Spaces are strictly limited to please respond early.

Hope to get your involvement! All the best, Stephan

Event:                     Network for the Post-Bureaucratic Age

Date & Time:         9am to 6pm, Monday 22nd February 2010

Purpose:                To set the agenda and benchmarks for a Post-Bureaucratic Government


9:00-10.00 Registration

10:00-10.15 Welcome and Introduction (Stephan Shakespeare, YouGov)

10.15-10:45 Keynote Address by The Rt Hon David Cameron MP

10-45-11:15 Coffee & Networking

11:15-12:45        Session 1: will focus on the themes of social, political and technological change, and what this means for a new government

Chair, Rory Sutherland (Vice Chairman & Creative Director, Ogilvy Group)

Speakers: Bill Eggers (author of “If We Can Put A Man On The Moon: Getting Big Things Done in Government”; “Government 2.0: Using Technology to Improve Education, Cut Red Tape, Reduce Gridlock, and Enhance Democracy”; “Governing by Network: The New Shape of the Public Sector”; Fellow, Manhattan Institute; Global Research Director, Deloitte)

Martha Lane Fox (Government Champion for Digital Inclusion, Co-founder and Antigone, a charitable fund)

Edward Wray (Chairman and Co-Founder, Betfair)

Kristian Segerstrale (CEO and Co-Founder, Playfish, Co-Founder Glu Mobile)

Sarah Beeny (Founder and CEO, &

Eric Baker (Founder and CEO Viagogo)

Peter Bazalgette (TV Producer, Digital Investor, Chairman Sony Music TV)

William Heath (Founder MyDex, Ctrl-Shift, IdealGov blog)

12.45-1.45 Lunch & Networking

1.45-3:15                              Session 2: Post-Bureaucratic Government and the ‘More-For-Less’ agenda: how we drive innovation through the public sector

Chair, Neil O’Brien (Director, PolicyExchange)

Speakers: Skip Stitt (former Senior Deputy Mayor and Chief Operating Officer for the City of Indianapolis; COO of ACS Inc, Washington DC)

Liam Maxwell (Cabinet Member for Performance, Royal Borough of Windsor and Maidenhead. Leading the Transparency Initiative and street-level Participatory Budget process)

Professor Mark McGurk (Guy’s and St Thomas’s Hospital Trust)

Toby Young (author of “How to Lose Friends and Alienate People”, now creating a new type of ‘free’ school where access to a good education is not based on income)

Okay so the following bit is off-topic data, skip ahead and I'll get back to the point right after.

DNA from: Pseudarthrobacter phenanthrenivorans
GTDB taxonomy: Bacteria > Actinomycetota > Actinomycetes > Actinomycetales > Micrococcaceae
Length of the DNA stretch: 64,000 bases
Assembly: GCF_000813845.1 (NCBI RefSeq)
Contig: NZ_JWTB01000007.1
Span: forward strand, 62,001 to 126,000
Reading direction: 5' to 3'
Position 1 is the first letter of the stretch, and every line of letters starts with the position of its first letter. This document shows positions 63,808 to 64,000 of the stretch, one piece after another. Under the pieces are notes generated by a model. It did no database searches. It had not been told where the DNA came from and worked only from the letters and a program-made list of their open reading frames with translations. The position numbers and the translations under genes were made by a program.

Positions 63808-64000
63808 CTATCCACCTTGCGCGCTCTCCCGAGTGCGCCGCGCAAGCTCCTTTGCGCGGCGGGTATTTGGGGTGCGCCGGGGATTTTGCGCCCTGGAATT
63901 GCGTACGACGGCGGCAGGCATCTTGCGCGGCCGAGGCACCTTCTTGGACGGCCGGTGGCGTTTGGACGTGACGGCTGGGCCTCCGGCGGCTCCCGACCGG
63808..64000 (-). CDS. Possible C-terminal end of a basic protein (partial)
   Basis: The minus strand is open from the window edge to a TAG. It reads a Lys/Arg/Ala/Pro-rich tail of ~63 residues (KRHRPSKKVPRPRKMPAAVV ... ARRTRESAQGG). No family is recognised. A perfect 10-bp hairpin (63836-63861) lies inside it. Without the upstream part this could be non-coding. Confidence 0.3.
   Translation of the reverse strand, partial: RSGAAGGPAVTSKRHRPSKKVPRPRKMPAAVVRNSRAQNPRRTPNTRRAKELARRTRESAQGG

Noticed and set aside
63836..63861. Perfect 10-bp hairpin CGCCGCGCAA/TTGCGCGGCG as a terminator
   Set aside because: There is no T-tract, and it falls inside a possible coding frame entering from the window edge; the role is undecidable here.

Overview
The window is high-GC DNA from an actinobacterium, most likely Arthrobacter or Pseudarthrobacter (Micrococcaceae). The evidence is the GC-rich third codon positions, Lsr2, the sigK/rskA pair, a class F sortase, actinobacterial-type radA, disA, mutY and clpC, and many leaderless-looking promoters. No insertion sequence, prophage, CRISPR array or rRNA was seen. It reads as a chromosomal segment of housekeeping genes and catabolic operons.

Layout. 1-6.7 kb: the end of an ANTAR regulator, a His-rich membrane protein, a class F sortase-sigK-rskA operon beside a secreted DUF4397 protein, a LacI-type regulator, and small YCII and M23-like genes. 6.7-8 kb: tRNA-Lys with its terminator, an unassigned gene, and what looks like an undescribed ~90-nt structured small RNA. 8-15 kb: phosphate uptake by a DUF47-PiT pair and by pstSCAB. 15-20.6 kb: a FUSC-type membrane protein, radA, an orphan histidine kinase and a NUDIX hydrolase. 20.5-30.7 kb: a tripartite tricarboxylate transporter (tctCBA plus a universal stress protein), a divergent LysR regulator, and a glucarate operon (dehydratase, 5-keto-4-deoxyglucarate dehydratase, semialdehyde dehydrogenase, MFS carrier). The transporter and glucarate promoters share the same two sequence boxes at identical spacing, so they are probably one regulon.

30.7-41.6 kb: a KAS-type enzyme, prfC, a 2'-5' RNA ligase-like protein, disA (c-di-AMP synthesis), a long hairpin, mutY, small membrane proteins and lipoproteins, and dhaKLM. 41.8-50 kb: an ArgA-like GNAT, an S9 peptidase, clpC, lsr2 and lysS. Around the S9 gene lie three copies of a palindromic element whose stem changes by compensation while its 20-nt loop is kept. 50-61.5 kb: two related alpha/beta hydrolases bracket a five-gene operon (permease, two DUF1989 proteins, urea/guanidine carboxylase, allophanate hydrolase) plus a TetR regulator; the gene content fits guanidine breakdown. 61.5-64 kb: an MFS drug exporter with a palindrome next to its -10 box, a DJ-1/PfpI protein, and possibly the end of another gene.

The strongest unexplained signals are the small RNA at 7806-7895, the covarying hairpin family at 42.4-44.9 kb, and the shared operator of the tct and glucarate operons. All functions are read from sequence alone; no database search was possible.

Jonathan Kestenbaum (CEO, NESTA)

Adrian Ringrose, (Chief Executive of Interserve Plc, Chairman of the CBI’s Public Services Strategy Board)

Martin Brookes (Chief Executive, New Philanthropy Capital)

3.15-3.45 Coffee & Networking

3.45-5:15                              Session 3: Setting the Agenda and Benchmarks for a Post-Bureaucratic Government; towards a Freedom of Data Act

Chair, Stephan Shakespeare (YouGov)

Speakers: Heather Brooke (author and freedom-of-information activist who led the movement for the full disclosure of MP expenses)

Tom Steinberg (Founder of MySociety, TheyWorkForYou, FixMyStreet, WhatDoTheyKnow)

Matthew Elliot (founder, TaxPayer’s Alliance)

Peter Kellner (President, YouGov)

Peter Hoskin (Spectator Magazine)

Richard Allan (Director of Policy EU, Facebook; former LibDem MP)

Can the Tories still claim the PBA as their own?

21 01 2010

The launch of this morning – an initiative of which this blog wholly approves – the question of ‘political ownership’ of the post-bureaucratic age is especially pertinent.

Tim Berners-Lee and his team have done a wonderful job, but one has a creeping suspicion that the recent acceleration in Labour ‘Gov 2.0’ initiatives may have something to do with political positioning. In an election campaign that will be dominated by talk of recession, spending cuts, and tax rises, the ability to present a credible, more positive narrative is worth a great deal. Cameron, no doubt influenced by strategists like Steve Hilton, has long-recognised the value of embracing the PBA. Brown and co have been slower, but are making up for it with a series of well-timed and (generally) well-executed initiatives.